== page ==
Director Bill Condon’s fictional biography of director James Whale’s miserable twilight depends on Ian McKellen’s remarkable bravado. Whale directed “Frankenstein,” “Bride of Frankenstein,” and “The Invisible Man” and was known as a professional eccentric — for years a Hollywood synonym for homosexuality. After his Frankenstein successes, Whale’s career gradually fell apart.
Condon sets his film in 1957, in Whale’s full-blown Hollywood twilight. He’s suffered a stroke and lives alone, tended to by his maid Hanna (Lynne Redgrave). The appearance of former Marine Clayton Boone (Brendan Fraser), a buff gardener, sends World War I veteran Whale into a lusting abyss of excitement and despairing remembrance. Boone triggers a flood of endorphins that make the alcoholic Whale all the more inclined to resist his impending mortality.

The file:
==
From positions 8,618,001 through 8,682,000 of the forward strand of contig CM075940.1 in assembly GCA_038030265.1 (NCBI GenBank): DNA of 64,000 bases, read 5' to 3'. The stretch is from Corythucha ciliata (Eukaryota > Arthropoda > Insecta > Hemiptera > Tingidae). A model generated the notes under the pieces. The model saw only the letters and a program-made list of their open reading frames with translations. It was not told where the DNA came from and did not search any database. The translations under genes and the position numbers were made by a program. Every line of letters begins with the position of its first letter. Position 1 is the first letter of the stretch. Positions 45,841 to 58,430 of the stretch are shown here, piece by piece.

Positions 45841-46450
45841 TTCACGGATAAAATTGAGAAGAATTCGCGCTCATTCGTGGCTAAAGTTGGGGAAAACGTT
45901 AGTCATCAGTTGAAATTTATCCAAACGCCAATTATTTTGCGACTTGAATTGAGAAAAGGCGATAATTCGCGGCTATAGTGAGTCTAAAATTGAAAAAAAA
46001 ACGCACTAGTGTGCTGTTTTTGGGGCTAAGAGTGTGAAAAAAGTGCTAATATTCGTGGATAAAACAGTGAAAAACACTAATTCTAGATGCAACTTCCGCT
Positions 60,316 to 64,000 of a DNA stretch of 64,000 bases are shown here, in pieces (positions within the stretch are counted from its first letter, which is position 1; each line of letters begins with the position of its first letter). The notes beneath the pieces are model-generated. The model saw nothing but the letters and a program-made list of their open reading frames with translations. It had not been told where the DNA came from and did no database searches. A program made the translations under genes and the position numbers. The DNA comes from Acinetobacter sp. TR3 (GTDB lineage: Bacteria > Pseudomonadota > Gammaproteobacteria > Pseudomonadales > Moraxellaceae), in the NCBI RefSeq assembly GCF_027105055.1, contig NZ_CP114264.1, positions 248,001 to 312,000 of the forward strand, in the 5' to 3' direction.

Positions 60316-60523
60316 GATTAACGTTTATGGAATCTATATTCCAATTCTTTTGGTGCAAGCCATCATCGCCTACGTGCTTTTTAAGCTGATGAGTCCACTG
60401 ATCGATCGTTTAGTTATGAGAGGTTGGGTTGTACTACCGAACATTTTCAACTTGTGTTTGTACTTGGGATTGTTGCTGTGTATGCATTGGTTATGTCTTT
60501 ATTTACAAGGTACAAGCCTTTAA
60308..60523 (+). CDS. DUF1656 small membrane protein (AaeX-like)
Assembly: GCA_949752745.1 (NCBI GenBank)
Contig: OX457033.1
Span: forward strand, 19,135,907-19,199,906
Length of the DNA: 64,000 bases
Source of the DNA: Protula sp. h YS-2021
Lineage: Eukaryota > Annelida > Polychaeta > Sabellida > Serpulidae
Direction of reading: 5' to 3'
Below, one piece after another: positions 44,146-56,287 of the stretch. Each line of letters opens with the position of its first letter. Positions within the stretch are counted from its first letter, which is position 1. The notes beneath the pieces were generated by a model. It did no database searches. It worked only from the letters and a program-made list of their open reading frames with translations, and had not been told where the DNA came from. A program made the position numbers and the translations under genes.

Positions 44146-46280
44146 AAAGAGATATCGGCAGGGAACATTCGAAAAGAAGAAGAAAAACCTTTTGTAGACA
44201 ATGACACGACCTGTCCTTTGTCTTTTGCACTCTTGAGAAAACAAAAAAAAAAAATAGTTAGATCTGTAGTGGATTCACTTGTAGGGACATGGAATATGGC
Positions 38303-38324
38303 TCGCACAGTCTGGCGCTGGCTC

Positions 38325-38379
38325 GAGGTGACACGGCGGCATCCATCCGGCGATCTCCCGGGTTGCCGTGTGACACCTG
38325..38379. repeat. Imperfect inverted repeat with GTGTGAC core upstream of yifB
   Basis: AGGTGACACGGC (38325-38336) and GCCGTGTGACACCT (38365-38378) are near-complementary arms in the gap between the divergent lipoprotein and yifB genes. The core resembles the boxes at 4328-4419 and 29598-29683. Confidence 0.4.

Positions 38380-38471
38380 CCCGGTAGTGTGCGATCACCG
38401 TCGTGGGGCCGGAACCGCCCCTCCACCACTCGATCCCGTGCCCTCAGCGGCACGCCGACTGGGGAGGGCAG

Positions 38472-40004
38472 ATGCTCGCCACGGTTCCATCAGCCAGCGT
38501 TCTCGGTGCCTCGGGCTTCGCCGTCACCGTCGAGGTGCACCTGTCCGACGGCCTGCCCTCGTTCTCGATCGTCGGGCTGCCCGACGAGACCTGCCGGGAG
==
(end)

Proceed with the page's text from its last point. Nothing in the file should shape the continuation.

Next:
Given the task of inhabiting torment, no one is better than McKellen. He rages and cajoles, woos and bickers, begs and weeps, all in a queen bee effort to get Boone to model for him. “This is my gardener Clayton Boone,” he tells Princess Margaret at a cocktail party. “He’s never met a princess before, only queens.”
It’ll all end badly, that’s apparent from the start, but the gloaming doesn’t stop Condon (he made “Kinsey” in 2004) from dredging up Whale’s loud muck.